On the 11th we made a post that the Victory Motorcycles will now be Antiques one of our readers called us on this prompting today’s post. We would like to Apologize and say going forward we will be a bit more careful in our wording. As one of our readers stated Antique status is based on the age of the vehicle, not the manufacturers status. Today’s Topic! Antique Motorcycles What Gives Them the Status of Antique?
We looked around the net and on one insurance website we found this information about Classic, Vintage, and Antique Motorcycles, we hope it helps in any confusion we may have caused last week.
This designation isn’t an official term, and its use can indicate more than just the age of a motorcycle. In some cases, it’s even used to describe a new motorcycle that has a certain look or style – the so-called “instant classic” that has the simplicity of an older vehicle. Overall, there’s a general consensus among motorcycle enthusiasts that any motorcycle over the age of 25 could be considered a classic, but some also base their definition on the bike’s appearance or design.
The only official designation of what constitutes a vintage motorcycle comes from the American Historic Racing Motorcycle Association, which even has two different designations for vintage, depending on the type of racing the bike is going to do. The AHRMA defines motorcycles as vintage for motocross racing if they were built before 1975, and vintage for road racing if they were built after 1975.
According to the Antique Motorcycle Club of America, an antique motorcycle is one that is 35 years or older. This is the only “true” official designation in the U.S., but because some states allow motorcycles to be registered or licensed as antiques after just 20 years, sometimes the definition becomes unclear.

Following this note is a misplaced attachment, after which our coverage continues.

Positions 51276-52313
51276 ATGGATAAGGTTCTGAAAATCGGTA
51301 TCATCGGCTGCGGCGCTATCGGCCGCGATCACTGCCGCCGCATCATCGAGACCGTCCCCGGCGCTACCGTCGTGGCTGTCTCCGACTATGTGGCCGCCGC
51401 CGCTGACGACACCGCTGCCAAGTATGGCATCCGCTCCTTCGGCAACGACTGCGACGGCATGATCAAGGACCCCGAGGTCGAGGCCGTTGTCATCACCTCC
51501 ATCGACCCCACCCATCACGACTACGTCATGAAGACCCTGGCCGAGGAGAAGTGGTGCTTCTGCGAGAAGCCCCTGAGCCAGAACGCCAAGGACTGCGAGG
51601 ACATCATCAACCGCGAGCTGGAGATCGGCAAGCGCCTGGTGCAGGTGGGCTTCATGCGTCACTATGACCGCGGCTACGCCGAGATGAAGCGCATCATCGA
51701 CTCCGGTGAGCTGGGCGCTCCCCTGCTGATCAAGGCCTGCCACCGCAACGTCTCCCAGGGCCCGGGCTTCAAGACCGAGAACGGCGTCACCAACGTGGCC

Some states have another designation of “historical” that is used for licensing and registration. Their guidelines often include the stipulation that the vehicle is of a certain age and it is owned only as collectors’ item, used for such things as historical club activities, parades, and car shows.
If you own an older motorcycle, be aware that each state will have its own requirements for registration, and they may vary from one state to the next. And no matter how old your motorcycle is, you still need to get a motorcycle license before you hit the road. But the most important things to remember about your motorcycle – whether it’s classic, vintage, antique or historical – is to be safe and enjoy the ride.
So there ya have it and we at AMERiders love all types of motorcycles be it classic, antique or vintage or brand spanking new. If it has horses we love it. Well, the boss might correct us on this one as he has his favorites and we love hearing them rev up. We hope that you enjoy reading our blogs each week if there if something you would like us to talk about just give us a shout and we will dredge up the goods on it.
~And as always….
~Live Free Ride Hard~
Let AMERiders be your news stop on information for Antique Motorcycles
And as always don’t forget to send us your stories, pictures and events for posting to GALLERY.AMERIDERS @ GMAIL.COM and we will post them for you. The more people that know about your event the better and we are offering free advertising. We would also love to hear about your rides and love to see those bikes so send those stories and pictures.
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